"…It’s 4 A.M., do you know where your car is?"
Synopsis: Frustrated punk rocker Otto (Elimio Estevez, "The Breakfast Club", "Maximum Overdrive") who quits his supermarket job after slugging a co-worker, and is later dumped by his girlfriend at a party. Wandering the streets in frustration, he is recruited in the repossession of a car by a repo agent (Harry Dean Stanton, "Alien", "Escape From New York"). After discovering his parents have donated his college fund to a televangelist, he joins the repossession agency (Helping Hand Acceptance Corporation) as an apprentice "repo man". During his training, he is introduced into the mercenary and paranoid world of the drivers, befriended by a UFO conspiracy theorist (Olivia Barash, "Tuff Turf", "Fame"), confronted by rival repo agents, discovers some of his one-time friends have turned to a life of crime, is lectured to near cosmic unconsciousness by the repo agency grounds worker (Tracey Walter, "Batman", "The Silence of the Lambs"), and finds himself entangled in a web of intrigue concerning a huge repossession bounty on a 1964 Chevy Malibu driven by a lunatic government scientist, with Top Secret cargo in the trunk.
My Thoughts: The “cult film” tag is thrown out there way too often, much of the time undeserved. British filmmaker Alex Cox’s 1984 classic truly warrants that title. This fairly unknown low-budget sci-fi/comedy still holds up, even 27 years after it’s release.
Alex Cox’s debut is so full of strange characters and sub-plots that it’s a miracle it doesn’t completely fall apart half way through. I gotta attribute that to not only Cox’s script, but to the great acting from his more than competent cast. Harry Dean Stanton practically steals the show as Bud, a smooth talking low-life repo man who has done and seen it all. His scenes with Estevez are classic and are responsible for some incredible quotes like, "What are you? A fuckin' commie? I don't want no commies in my car … No Christians either!". Tracey Walter also has a hilarious scene where he explains to Otto about what he calls the “cosmic unconsciousness” and how flying saucers are really time machines.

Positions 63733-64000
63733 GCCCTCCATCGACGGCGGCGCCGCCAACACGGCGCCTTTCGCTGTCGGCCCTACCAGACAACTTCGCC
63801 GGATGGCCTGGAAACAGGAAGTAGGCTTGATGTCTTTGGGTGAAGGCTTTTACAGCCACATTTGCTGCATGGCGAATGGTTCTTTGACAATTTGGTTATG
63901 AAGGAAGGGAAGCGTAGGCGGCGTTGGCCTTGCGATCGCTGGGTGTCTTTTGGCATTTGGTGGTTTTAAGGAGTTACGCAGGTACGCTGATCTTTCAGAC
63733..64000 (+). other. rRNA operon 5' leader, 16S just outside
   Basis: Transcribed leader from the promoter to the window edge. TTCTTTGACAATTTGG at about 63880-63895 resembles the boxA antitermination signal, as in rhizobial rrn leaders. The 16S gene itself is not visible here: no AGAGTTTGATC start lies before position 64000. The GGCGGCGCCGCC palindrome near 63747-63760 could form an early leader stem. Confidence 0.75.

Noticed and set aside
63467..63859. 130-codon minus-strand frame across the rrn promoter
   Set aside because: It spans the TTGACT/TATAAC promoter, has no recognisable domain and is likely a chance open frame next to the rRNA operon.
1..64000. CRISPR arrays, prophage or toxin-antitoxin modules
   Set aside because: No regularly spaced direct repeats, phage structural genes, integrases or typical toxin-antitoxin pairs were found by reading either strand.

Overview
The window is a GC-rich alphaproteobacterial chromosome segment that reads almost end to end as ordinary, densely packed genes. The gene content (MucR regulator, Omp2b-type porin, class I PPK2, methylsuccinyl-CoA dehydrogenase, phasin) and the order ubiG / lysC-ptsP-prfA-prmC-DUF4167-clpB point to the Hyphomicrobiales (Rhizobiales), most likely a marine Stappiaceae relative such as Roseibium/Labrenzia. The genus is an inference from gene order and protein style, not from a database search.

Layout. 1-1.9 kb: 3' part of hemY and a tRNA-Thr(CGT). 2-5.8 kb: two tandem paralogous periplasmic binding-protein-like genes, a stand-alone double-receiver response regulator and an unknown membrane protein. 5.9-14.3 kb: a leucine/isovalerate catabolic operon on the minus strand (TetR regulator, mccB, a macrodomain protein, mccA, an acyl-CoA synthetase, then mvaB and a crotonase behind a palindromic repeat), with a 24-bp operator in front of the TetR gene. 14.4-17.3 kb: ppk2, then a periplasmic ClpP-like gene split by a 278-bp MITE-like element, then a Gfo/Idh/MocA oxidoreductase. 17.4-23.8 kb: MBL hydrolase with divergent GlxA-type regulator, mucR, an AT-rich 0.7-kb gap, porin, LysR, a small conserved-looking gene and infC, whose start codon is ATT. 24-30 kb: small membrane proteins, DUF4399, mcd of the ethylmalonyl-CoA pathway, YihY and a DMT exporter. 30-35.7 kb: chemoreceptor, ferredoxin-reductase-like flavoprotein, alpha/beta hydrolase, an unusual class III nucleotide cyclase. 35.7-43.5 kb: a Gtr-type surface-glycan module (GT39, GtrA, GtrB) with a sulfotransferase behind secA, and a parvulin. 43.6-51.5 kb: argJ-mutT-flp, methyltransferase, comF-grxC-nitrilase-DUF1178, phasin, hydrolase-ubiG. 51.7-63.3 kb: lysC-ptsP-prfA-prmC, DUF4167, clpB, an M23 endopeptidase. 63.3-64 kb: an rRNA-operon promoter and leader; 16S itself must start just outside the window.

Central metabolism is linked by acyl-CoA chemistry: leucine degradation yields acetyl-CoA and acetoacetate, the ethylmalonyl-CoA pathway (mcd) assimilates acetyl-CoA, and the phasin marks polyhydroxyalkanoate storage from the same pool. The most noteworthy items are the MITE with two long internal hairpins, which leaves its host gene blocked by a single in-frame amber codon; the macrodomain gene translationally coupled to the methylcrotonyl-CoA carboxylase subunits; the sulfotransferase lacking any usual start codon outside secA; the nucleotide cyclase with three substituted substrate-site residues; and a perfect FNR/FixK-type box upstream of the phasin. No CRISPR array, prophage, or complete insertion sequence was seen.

Repo Man has as much sarcasm, dark humor and inside jokes as you will ever find in a film. I’ve probably seen it over a dozen times and I’m still picking up on things that I’ve missed. On my last watch, I just noticed that everybody who works at the repo yard is named after a beer (Bud, Oly, Miller, Lite).
…and how can I forget about the incredible soundtrack, which is includes the Suicidal Tendencies classic, “Institutionalized”. Not to mention, songs by The Circle Jerks, Black Flag and Iggy Pop. The highlight of the album has to be Burning Sensations cover of the 1976 Modern Lovers’ tune, “Pablo Picasso”. A song consisting of just spoken word lyrics over a “Peter Gunn” riff, that contains the lyrics: "Well some people try to pick up girls/And get called assholes/This never happened to Pablo Picasso/He could walk down your street/And girls could not resist his stare/Pablo Picasso was never called an asshole …not like you." The Repo Man soundtrack is practically a time capsule of L.A.’s hardcore/punk scene during the early 80’s.
My Rating: 9 / 10
This film falls into the must-own category. I don’t even know why I didn’t rate it a 10 out of 10. Don’t take my word for it, check it out on Netflix instant. A blu-ray version has yet to be released, but I definitely recommend picking up the collector’s edition DVD. It’s a high quality transfer with some great extras, including scenes from the network T.V. version that weren’t included in the original film and were left off the DVD’s original release.
"click here to see the trailer"